Making The Switch: An American Woman's Journey To Islam
Each week,Weekend Edition Sundayhost Rachel Martin brings listeners an unexpected side of the news by talking with someone personally affected by the stories making headlines.
Karen Danielson converted to Islam three decades ago, was she was 19. She was raised Catholic, and then later became a Baptist and enrolled in a Baptist college, where she picked up the Koran. Now, she's the director of outreach at the Chicago chapter of the Muslim American Society.
Her experience is not as unusual as it may seem; some 20 percent of American Muslims are converts. Leaving one religion for another can be a complicated process for anyone, but in the United States converting to Islam can mean making some especially difficult personal choices, at least for some people. That was the case for Danielson.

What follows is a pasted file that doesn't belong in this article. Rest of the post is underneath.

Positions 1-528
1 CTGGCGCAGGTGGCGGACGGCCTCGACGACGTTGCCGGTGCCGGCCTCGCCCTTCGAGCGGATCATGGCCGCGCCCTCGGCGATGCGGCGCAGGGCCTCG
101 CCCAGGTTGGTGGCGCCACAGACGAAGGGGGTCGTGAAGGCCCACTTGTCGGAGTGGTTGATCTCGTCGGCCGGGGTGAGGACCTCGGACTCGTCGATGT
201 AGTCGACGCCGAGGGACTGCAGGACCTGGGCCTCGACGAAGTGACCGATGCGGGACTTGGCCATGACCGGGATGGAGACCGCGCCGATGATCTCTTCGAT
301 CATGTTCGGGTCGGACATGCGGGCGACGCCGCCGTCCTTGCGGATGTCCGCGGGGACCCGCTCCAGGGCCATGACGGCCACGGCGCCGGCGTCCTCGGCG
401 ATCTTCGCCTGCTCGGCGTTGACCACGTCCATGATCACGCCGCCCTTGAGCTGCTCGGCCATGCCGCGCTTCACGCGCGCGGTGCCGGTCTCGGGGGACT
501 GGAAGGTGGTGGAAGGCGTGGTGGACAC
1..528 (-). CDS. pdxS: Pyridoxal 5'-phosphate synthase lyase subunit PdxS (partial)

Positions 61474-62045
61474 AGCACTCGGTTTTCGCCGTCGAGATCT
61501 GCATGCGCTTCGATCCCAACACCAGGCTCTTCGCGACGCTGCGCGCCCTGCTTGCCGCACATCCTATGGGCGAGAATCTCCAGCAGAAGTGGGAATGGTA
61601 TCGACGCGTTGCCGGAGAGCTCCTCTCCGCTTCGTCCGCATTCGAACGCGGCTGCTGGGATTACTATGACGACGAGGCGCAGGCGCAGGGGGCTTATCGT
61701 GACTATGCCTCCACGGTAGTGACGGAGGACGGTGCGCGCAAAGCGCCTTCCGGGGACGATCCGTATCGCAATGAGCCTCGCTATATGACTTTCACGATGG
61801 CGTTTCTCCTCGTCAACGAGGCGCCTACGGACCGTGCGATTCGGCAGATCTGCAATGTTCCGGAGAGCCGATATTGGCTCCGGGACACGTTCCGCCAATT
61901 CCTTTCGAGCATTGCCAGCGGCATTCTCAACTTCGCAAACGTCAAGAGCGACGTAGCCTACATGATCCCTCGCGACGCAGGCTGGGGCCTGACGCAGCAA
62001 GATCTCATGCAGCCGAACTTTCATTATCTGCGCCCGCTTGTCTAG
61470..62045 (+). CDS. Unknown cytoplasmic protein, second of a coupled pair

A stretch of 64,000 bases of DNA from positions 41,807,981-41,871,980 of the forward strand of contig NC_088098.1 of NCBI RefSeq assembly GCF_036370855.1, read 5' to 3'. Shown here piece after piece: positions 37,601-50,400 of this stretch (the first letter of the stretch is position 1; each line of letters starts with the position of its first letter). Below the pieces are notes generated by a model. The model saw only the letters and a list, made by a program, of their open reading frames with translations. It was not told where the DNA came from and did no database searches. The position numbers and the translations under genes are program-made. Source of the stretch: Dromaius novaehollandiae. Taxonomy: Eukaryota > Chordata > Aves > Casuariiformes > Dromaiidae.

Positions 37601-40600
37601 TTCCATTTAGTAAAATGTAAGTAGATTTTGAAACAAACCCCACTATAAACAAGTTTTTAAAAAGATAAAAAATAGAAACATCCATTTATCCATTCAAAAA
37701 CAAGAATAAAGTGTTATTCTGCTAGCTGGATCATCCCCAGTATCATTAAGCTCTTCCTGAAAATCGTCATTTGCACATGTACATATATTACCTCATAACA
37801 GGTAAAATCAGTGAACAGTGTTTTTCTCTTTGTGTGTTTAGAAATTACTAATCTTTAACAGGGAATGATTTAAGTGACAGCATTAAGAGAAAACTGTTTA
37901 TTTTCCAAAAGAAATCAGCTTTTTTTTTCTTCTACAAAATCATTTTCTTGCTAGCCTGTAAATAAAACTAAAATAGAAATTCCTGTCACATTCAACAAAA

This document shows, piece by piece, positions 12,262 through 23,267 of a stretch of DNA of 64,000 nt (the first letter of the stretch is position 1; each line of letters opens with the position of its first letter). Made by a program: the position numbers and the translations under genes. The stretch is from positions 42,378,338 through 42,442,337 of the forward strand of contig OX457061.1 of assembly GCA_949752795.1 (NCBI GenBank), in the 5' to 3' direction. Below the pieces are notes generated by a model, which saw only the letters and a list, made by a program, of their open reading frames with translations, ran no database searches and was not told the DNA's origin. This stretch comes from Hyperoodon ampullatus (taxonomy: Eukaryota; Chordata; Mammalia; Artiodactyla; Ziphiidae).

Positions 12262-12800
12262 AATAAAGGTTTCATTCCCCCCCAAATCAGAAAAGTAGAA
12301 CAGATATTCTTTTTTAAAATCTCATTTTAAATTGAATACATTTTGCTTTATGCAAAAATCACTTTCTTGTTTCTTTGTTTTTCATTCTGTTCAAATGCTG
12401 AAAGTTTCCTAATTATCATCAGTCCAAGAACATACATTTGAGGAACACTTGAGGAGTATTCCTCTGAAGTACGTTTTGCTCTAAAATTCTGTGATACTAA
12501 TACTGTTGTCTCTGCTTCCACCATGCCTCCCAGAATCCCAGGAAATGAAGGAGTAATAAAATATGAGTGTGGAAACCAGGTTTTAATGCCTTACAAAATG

"Islam is not about converting culture. It's about converting faith and spirituality and understanding. And I can still be American, through and through, even if I'm wearing a headscarf and even if I'm dressing in what might appear to be something foreign."
Join Our Sunday Conversation
Do you judge Muslim women who wear headscarves? Tell us on Weekend Edition's Facebook page or in the comment section below.
Copyright 2013 NPR. To see more, visit www.npr.org.